Downtown Vancouver will see a major transformation in the coming decades.

The City of Vancouver officially approved the much buzzed-about -- and highly controversial -- Broadway Plan. The plan, approved by council on June 22, 2022, will transform 485 city blocks within the area from Vine Street to Clark Drive and 1st Avenue to 16th Avenue. This will include the Kitsilano, Fairview, and Mount Pleasant neighbourhoods. 

And it’s a massive undertaking. 

The goal of the 30-year Broadway Plan is to address the looming housing crisis, economic growth and the climate emergency by creating denser, walkable neighbourhoods with new market and rental housing, jobs, and amenities around the SkyTrain line.

Most notably, it will include 30,000 new homes, increased protection for tenants, and new space created for 42,000 jobs and potentially up to 126,000 jobs in the infamously pricey city.

Currently, neighbourhoods in the area currently house 78,000 residents (or 12% of Vancouver’s population), of which 30,000 are renters; and 25% of Vancouver’s purpose-built rental housing. The City forecasts the area will grow in the next 30 years by 50,000 residents to 128,000 residents from the current 78,000; and 42,000 to 126,000 jobs from the current 84,000 jobs.

Of the 30,000 new homes, 34% will be market strata, 46% will be market rentals; 12% will be social housing; and 7% will be below-market rentals. The plan allows for mixed-use developments up to 40 storeys near new subway stations. Smaller, aging rental buildings can be replaced by residential towers up to 20 storeys.

VancouverAlejandro Luengo/Unsplash

When it comes to renter protections, to help tenants stay in their neighbourhoods at affordable rents, existing tenants displaced by the plan will have the right of first refusal to live in redeveloped buildings with new homes; and the right to return at their current rent or a 20% discount on city-wide average market rents, whichever is less.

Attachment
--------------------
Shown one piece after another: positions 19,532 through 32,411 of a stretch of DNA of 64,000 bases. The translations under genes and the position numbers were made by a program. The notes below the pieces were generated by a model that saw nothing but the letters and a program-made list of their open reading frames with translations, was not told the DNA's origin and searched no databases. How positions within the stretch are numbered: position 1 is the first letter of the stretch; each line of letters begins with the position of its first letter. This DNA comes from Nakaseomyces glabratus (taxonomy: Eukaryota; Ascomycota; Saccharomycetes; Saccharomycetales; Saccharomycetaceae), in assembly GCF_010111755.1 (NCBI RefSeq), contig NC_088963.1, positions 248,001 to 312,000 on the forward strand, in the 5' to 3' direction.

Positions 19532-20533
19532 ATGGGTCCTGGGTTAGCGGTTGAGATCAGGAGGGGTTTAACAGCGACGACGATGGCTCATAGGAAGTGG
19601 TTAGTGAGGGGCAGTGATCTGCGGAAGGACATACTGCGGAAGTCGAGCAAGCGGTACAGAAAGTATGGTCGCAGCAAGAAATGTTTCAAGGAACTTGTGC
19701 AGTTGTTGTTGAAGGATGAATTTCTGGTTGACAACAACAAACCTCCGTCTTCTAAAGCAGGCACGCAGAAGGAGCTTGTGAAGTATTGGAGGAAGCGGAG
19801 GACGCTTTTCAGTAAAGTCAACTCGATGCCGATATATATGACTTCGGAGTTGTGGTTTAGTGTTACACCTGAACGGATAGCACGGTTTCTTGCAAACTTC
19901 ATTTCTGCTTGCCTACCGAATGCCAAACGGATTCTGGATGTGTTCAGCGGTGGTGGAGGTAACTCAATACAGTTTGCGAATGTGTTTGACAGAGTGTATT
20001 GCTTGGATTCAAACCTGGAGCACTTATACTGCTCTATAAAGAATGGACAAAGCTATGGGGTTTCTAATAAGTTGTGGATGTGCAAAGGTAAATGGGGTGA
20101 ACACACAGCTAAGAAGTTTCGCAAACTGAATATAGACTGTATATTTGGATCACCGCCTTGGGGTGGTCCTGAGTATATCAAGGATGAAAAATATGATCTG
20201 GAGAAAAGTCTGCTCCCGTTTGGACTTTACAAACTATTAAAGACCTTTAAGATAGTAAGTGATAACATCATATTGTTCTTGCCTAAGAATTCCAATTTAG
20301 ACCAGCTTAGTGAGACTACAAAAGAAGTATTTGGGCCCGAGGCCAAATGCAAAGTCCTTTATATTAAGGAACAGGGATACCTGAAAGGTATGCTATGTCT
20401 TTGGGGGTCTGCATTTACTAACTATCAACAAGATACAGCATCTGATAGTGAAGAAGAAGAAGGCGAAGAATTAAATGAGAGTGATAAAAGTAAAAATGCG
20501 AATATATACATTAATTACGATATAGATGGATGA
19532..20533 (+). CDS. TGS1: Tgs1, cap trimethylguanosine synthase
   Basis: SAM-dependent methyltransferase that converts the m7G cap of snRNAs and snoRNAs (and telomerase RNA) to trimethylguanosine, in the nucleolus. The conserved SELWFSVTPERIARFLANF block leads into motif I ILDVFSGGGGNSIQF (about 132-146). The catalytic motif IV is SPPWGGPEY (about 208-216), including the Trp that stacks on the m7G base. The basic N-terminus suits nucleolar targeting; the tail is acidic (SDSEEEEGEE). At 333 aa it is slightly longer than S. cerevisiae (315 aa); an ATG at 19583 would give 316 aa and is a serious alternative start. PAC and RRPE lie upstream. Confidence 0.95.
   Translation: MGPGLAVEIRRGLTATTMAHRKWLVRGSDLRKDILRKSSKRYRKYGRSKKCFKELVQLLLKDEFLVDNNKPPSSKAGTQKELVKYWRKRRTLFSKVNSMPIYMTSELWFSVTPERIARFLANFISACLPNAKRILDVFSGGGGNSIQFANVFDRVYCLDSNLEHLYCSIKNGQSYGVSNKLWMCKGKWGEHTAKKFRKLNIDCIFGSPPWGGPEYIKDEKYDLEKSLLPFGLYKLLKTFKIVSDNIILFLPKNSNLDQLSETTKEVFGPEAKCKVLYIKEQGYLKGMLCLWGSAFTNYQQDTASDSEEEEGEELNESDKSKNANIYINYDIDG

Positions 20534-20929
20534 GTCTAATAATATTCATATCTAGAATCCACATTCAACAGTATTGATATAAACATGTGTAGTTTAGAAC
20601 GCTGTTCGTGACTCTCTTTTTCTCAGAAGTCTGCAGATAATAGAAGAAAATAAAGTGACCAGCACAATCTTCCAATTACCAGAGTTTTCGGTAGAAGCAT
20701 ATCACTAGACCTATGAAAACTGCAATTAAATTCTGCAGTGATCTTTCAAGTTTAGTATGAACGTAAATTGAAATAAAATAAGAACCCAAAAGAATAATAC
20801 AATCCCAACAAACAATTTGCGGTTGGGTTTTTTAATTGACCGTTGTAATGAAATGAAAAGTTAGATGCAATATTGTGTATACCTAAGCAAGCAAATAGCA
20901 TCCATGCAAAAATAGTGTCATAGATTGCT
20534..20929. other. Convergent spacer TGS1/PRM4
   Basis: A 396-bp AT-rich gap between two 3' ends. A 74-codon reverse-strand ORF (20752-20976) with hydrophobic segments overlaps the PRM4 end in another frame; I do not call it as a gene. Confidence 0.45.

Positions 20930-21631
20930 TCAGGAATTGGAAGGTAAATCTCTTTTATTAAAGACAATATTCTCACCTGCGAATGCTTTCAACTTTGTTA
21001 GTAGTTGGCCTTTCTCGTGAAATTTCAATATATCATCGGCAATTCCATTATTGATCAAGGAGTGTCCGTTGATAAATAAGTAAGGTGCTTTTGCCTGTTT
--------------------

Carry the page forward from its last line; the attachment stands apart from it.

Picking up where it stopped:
Of the some 42,000 jobs, many will be generated through the preservation and enhancement of the current shopping areas on West 4th Avenue, South Granville, and Main Street. 

Parks, libraries, art, and culture are front and centre. The plan provides $1B during the first 10 years, including: $96M for new or enhanced parks; funding for Vancouver’s first blue green system with a network of connected park-like streets that manage water and protect the ecosystem; funding for 400 new or renewed childcare spaces; funding for an expansion of the Firehall Library and Mount Pleasant Neighbourhood House; and funding for arts, cultural, and music spaces. Furthermore, bike lanes will be strengthened along Kingsway, Fraser Street, 10th Avenue, and Seaside Green.

While the initiative sounds great in theory, some housing experts worry that the Broadway Plan could come with a slew of other issues.

Most everyone agrees that more density is needed for a growing city, especially around transit hubs and along the busy Broadway corridor commercial district. What’s up for debate is the amount, and the form, that the density takes as it moves into lower density areas. Upzoning these areas for massive towers could put the fabric of the existing renter neighbourhoods at jeopardy of being destroyed. Some experts also feel that the big winners in the transformation will be developers.

Like it or hate it, the plan is now a reality. And the one thing everyone can agree on is that it will change downtown Vancouver, as we know it.